Bodhi Linux is a desktop distribution based on Ubuntu. It uses the Enlightenment desktop environment as the primary and only (officially) supported desktop environment.

Not too many distributions use Enlightenment as a default desktop environment, and that puts Bodhi Linux in a kinda unique category. Also, unlike most other desktop distributions, a Bodhi Linux edition is not designed to just work out of the box. From the official description of the project:

Minimalism is one of Bodhi Linux’s two core ideals. The combination of Enlightenment and the core utilities included in a default Bodhi Linux install lead to exceptional speed and low system requirements, while providing a beautiful, useable, and customizable desktop experience.

User choice is another important feature embodied in Bodhi Linux. By only including a small set of default utilities, the user is free to make Bodhi Linux their operating system. Users can install applications from our extremely easy to use AppCenter, apt-get, or Synaptic to suit their individual needs. You make the decision!

If you’re the kind of person that wants to make your own choices, this might be the distribution for you.

Once upon a time, this type of distribution appealed to me. But that was a long time ago. Now, I like distributions that just work by default. When it comes to desktop computing, I like to hit the ground running. No time to fix stuff that should be installed or enabled by default. But that’s just me. There are very many people who still find these distributions exciting.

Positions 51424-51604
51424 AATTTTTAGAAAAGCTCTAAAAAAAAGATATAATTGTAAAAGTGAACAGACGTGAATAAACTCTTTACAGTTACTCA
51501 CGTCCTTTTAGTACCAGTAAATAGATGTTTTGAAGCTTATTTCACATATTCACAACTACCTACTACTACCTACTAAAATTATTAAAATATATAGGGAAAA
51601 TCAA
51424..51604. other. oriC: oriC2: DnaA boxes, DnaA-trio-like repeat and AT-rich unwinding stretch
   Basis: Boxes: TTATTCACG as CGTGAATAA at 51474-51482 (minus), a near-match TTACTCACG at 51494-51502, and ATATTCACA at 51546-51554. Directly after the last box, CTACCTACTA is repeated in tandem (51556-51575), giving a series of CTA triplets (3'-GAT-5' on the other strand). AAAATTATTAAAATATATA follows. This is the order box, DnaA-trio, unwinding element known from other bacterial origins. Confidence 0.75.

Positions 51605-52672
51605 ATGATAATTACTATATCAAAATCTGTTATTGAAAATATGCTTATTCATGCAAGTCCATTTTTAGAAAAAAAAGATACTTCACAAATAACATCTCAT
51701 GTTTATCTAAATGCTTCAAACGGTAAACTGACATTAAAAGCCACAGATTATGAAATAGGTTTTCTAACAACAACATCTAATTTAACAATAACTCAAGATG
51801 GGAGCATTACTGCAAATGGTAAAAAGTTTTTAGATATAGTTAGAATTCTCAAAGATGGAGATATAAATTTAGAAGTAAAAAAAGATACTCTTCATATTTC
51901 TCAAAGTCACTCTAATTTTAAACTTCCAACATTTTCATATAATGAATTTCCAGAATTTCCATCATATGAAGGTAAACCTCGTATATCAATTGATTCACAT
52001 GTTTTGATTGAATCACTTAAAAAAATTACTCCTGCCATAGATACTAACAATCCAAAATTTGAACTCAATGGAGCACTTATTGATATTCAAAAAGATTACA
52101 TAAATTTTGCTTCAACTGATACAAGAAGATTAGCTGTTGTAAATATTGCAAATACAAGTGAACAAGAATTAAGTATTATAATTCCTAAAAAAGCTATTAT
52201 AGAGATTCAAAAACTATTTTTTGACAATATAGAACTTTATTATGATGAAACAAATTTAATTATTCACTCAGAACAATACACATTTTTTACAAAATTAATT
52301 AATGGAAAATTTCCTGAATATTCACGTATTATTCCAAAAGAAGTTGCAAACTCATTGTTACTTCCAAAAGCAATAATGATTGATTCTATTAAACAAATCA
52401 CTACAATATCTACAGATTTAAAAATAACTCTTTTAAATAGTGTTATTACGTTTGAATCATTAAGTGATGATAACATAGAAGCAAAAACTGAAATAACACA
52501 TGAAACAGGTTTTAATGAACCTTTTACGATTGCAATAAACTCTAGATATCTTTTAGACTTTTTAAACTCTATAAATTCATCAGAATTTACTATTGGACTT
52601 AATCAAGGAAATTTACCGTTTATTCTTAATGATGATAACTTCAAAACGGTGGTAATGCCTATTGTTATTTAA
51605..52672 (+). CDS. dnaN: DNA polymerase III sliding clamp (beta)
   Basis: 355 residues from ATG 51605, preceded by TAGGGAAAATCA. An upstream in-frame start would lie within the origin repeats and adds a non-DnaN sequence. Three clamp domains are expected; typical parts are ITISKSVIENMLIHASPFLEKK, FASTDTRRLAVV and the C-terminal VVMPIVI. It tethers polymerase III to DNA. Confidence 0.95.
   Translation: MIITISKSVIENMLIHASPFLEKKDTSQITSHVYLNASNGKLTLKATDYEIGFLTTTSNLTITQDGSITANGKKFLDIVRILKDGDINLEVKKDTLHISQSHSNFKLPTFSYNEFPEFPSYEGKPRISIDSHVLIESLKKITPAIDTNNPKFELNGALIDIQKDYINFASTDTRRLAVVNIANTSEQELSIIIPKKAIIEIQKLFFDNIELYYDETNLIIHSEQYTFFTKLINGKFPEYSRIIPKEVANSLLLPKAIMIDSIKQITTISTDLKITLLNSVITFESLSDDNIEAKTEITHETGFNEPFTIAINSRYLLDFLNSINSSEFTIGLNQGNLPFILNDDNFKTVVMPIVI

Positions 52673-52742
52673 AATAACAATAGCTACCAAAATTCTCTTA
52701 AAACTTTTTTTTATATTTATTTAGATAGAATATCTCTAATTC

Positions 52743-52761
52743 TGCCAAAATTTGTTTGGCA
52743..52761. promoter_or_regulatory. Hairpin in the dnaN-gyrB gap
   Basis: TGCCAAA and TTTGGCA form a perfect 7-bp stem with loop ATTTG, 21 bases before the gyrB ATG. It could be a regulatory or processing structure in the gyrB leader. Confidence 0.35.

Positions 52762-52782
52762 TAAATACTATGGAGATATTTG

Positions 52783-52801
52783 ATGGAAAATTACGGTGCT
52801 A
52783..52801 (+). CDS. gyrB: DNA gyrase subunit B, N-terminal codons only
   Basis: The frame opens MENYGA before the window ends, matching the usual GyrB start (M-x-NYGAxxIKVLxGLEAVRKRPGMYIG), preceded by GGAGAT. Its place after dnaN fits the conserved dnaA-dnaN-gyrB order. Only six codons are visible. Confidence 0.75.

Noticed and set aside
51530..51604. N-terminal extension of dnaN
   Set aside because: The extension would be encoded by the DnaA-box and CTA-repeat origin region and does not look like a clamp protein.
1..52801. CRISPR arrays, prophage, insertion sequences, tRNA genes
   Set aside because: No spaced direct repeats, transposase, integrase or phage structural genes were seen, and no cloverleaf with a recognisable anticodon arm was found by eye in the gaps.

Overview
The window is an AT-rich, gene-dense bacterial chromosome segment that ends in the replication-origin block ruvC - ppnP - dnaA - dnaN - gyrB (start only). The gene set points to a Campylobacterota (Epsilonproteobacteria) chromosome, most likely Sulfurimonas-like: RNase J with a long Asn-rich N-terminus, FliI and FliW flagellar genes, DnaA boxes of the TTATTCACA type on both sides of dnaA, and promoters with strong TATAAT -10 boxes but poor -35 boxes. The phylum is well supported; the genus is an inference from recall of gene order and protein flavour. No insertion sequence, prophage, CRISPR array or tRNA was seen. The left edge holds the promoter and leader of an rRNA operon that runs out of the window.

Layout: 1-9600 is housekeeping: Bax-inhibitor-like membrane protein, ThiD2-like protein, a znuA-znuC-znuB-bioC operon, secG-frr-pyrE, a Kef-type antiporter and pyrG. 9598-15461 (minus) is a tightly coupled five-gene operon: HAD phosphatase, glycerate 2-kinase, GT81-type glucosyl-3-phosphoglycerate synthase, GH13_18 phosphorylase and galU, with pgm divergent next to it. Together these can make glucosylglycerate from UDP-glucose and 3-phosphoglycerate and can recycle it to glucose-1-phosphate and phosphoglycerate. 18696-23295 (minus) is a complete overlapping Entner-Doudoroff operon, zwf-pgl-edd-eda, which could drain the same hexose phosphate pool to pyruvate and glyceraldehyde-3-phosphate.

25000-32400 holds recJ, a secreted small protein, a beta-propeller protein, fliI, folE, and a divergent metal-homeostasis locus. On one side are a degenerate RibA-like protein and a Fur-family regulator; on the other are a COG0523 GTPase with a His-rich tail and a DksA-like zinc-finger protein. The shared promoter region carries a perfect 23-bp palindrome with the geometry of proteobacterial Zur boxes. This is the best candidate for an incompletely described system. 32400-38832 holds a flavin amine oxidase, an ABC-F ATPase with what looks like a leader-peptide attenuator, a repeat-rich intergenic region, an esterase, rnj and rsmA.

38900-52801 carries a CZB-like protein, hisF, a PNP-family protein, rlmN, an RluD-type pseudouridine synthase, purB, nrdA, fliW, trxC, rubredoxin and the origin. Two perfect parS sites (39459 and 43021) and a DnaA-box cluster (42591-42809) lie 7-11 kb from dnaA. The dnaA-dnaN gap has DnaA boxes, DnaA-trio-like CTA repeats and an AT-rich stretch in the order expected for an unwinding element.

A minimalist distribution does not present a very good candidate for the type of reviews I normally write, but I’ll do my best to give non-Bodhi users an idea of what it brings to the table.

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So, here is my review of Bodhi Linux 2.2.0, the latest edition, which just happens to be the first review of a Bodhi Linux edition on this website.

Installation: As noted above, Bodhi Linux is based on Ubuntu, but the latest edition, Bodhi Linux 2.2.0, is based on Ubuntu 12.04, not the Ubuntu 12.10. As such, the installer does not have support for LVM, the Linux Logical Volume Manager, and full disk encryption available in the installer of Ubuntu 12.10. If you’ve installed any distribution that uses Ubiquity, the Ubuntu Desktop installer, then you know all there is to know about the Bodhi Linux 2.2.0 installer. I wish a much better installer is used on these distributions. If anybody from the Bodhi’s development team is reading, please consider forking a much better installer. YALI is a good candidate.
Bodhi Installer